The U.S. and U.K. attacks on the territory of Afghanistan on 7 October 2001 were not justified as a legal application of their inherent right to self-defense under international law. The attacks of 9/11 on the World Trade Center were not armed attacks by the State of Afghanistan; neither did the U.S. letter to the Security Council nor official documents and statements prove Talibanâ€™s responsibility and effective control over al Qaedaâ€™s terrorist operation on the U.S. soil. Even if the U.S. and U.K. invoked Article 51, considering 9/11 as armed attacks, the 7 October 2001 attacks on the territory of Afghanistan still did not satisfy customary law requirements of self-defense; necessity, proportionality, and immediacy. In addition, the U.S. and U.K. arguments for anticipatory use of force in the face of imminent threats by Afghanistan were not supported by evidence to the Council. Moreover, both governments did not receive Security Council authorization to use force in self-defense when they attacked Afghanistan.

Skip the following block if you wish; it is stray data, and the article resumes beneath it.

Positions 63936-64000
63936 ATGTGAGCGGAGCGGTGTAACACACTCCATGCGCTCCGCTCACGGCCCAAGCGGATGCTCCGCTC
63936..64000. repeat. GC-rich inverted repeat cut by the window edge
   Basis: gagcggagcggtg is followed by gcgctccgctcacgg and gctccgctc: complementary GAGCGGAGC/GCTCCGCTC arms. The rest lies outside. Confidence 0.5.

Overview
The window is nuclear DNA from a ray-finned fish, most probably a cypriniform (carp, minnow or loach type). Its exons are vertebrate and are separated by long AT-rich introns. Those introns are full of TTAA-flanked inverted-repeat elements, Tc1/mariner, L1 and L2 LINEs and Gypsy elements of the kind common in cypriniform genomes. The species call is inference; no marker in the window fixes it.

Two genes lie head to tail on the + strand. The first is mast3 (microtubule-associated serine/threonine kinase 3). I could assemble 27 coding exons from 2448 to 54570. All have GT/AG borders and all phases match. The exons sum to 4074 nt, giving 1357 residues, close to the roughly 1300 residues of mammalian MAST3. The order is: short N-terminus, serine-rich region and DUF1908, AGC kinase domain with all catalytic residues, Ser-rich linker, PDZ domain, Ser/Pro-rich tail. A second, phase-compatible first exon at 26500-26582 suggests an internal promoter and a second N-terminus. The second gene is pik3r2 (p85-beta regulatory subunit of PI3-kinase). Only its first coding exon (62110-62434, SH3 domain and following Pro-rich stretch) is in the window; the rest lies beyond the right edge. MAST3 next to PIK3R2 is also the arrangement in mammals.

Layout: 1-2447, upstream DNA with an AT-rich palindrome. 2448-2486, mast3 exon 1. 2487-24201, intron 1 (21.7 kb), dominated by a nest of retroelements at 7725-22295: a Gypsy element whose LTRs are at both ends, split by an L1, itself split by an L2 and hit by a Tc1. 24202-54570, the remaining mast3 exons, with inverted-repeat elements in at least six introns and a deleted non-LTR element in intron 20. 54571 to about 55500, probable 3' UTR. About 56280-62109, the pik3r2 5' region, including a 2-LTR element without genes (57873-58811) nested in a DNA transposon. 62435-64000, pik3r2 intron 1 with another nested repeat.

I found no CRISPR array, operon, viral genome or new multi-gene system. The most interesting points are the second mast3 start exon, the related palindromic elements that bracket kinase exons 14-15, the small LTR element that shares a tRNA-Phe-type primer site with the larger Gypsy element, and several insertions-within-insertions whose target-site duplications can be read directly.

LLM in International and Comparative Law
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(2017).The legality of the October 7th 2001 attacks on Afghanistan under international law [Master’s thesis, the American University in Cairo]. AUC Knowledge Fountain.
Ismail, Ahmed. The legality of the October 7th 2001 attacks on Afghanistan under international law. 2017. American University in Cairo, Master's thesis. AUC Knowledge Fountain.